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Need an op-amp expert !

Discussion in 'Electronic Design' started by Jim, May 16, 2008.

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  1. Jim

    Jim Guest

    All,

    I think I've messed up an op-amp (actually a comparator) design at
    work.

    I'm using an LMV321 (dual low voltage op-amp) operating at 4V.

    Using one half as an amp, it seems to amplify a 50KHz square wave to
    about 1V peak to peak quite happily.

    Then comes the trouble !

    The 1V square wave is connected to a clamp (DC restorer) with the
    output square wave bottom side approx 1.6VDC (so top side should be
    2.6V). That connects directly to the - input of the other half of the
    LMV321 used as a comparator.

    The reference voltage (2.1V) connects to the + input of the comparator
    via 22K. There is a 330K feedback resistor from output to + input for
    Schmitt trigger action.

    The output of the comparator seems to change the mark/space duty cycle
    (weird). The problem gets much worse at cold. Adjusting the voltages
    slightly on the comparator inputs seems to vary the output duty cycle
    (weird).

    My best theory is that an LMV321 is not fast enough as a comparator
    (even though it amplifies the 50KHz to 1V peak to peak quite happily).

    I have cunning plan. An LMH6658 is an RF op-amp that is pin compatible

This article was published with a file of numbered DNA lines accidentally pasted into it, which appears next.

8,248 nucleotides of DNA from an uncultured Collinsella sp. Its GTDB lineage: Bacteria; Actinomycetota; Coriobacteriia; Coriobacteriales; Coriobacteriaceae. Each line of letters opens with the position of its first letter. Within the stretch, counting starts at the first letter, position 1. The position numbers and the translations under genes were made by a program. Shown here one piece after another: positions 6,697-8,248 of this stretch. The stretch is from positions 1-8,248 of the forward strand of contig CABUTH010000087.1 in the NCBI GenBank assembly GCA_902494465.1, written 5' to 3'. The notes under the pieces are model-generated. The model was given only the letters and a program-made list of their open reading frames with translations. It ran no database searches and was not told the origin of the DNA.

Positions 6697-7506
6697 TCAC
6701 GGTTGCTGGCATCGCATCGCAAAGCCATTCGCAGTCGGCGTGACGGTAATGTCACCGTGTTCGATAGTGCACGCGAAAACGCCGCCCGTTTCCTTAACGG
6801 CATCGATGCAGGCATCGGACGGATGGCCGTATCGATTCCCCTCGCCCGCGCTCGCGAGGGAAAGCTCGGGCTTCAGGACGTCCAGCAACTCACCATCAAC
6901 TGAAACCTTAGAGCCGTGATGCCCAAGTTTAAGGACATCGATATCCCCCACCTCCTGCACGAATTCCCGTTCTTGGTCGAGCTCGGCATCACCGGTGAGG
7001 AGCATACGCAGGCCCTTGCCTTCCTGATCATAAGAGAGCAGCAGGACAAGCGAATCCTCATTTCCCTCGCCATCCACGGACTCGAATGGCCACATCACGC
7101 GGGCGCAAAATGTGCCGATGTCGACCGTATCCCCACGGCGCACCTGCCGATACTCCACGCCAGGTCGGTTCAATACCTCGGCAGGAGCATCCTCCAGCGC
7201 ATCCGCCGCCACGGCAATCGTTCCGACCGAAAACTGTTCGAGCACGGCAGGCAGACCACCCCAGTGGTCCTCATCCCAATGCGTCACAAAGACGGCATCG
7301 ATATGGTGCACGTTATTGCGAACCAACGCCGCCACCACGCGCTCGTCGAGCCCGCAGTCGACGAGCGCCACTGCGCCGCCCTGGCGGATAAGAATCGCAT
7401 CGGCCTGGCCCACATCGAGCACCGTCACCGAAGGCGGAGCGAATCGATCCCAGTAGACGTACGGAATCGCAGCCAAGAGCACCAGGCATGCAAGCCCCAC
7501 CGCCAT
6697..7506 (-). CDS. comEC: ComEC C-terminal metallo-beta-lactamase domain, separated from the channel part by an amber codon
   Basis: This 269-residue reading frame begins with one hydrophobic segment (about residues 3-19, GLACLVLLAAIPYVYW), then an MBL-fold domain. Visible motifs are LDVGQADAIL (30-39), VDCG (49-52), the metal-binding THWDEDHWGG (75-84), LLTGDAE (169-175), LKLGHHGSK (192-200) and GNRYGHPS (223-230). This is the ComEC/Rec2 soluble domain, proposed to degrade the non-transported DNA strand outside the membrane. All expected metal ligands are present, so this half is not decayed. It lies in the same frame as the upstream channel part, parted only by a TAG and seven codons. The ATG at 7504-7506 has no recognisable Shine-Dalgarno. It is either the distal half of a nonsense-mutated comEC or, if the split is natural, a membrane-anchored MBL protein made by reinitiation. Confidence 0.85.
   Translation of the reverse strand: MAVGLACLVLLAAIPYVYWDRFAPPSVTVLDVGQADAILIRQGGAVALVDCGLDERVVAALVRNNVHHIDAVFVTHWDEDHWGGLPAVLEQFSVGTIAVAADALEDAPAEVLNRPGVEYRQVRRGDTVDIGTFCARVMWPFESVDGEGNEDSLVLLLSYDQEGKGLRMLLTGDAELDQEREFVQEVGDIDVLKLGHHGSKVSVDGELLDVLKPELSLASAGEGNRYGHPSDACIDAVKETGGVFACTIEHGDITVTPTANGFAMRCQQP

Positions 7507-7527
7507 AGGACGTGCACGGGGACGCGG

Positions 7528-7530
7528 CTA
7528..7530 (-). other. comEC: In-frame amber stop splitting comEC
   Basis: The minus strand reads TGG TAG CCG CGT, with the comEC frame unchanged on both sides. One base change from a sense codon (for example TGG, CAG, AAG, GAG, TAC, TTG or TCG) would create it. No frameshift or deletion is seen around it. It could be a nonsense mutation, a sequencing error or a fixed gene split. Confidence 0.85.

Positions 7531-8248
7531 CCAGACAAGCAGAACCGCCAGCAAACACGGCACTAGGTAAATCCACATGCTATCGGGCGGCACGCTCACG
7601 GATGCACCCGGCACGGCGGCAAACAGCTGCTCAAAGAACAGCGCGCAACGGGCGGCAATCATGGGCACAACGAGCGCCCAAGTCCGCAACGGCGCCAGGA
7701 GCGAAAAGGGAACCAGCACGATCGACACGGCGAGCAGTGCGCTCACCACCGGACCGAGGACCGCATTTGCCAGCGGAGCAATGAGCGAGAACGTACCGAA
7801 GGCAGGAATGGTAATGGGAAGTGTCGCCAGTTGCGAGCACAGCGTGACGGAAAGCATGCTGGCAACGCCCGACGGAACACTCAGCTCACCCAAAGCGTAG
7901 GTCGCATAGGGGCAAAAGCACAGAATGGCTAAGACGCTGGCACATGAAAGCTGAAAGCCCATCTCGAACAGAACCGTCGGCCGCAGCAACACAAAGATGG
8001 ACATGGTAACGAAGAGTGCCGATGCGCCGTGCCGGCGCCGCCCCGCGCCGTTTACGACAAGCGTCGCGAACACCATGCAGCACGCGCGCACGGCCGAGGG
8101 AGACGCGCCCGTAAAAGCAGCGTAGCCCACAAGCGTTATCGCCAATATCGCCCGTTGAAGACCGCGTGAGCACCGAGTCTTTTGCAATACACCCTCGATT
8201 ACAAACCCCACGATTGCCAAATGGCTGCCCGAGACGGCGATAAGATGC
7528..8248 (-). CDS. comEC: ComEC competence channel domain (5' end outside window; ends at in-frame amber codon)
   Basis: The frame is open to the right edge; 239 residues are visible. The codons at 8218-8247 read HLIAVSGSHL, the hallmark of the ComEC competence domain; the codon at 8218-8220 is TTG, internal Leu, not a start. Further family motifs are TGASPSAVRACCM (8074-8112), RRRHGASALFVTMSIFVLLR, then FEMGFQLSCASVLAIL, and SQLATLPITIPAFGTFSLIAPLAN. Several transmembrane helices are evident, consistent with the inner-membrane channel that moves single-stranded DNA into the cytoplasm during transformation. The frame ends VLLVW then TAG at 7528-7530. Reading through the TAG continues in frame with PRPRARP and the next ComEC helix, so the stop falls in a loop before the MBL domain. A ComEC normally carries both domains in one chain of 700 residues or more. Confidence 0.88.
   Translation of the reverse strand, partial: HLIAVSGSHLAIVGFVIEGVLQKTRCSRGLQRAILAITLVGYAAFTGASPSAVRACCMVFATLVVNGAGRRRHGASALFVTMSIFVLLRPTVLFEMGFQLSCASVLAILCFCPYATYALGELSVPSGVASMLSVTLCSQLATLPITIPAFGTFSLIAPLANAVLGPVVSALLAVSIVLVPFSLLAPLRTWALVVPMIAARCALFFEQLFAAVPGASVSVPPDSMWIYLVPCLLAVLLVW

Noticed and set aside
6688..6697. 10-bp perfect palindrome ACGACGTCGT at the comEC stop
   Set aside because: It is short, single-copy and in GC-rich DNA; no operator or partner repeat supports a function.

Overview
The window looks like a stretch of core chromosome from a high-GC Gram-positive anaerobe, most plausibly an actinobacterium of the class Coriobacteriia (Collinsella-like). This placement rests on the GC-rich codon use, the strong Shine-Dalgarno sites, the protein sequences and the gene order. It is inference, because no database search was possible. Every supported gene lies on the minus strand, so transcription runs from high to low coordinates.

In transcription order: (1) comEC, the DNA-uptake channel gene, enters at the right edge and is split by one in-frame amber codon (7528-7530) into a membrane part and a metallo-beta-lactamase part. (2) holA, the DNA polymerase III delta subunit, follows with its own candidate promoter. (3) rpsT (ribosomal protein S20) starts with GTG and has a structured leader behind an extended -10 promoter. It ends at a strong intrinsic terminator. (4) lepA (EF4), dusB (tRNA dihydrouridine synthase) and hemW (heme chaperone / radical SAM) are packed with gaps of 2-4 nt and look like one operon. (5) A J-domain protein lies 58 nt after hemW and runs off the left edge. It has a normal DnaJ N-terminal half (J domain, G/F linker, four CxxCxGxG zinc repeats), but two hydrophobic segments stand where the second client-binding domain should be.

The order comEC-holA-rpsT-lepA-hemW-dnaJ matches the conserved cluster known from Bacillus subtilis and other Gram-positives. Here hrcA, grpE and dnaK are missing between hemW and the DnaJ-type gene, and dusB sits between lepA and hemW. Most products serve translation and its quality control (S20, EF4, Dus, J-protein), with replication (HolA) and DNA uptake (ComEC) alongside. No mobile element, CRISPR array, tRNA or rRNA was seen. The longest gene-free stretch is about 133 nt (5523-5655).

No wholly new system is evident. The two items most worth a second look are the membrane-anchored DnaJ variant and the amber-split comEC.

and shouuld drop in for the LMV321.

    Has anybody any experience with using the LMH6658 as a comparator ?
    Will it make an OK fast(ish) comparator ? Are there any circuit tweaks
    to speed up the LMV321 ? Do op-amps get slower at cold (-30C) ?

    Please help !

    Thanks,

    Jim
     
  2. Guest

    Sorry, should have said the problematic op-amp was LMV358.
    [LMV321 is single version, LMV358 is dual.]
     
  3. Jamie

    Jamie Guest

    --
    like most other op-amps, most likely the capacitance in the package
    to prevent oscillation is causing a phase shift, much more so than
    what you may see in a real comparator.

    You may want to look at "Miller effects" It might shed some light
    on it.

    http://en.wikipedia.org/wiki/Miller_effect

    I don't know if you want to believe everything you read from
    the wiki but it's a start.

    Have you tried a fast comparator ?


    http://webpages.charter.net/jamie_5"
     
  4. Jim

    Jim Guest

    Thanks guys.
    Deep down this is what I figured.

    Jim
     
  5. Eeyore

    Eeyore Guest

    Exactly. You really need a proper comparator.

    Graham
     
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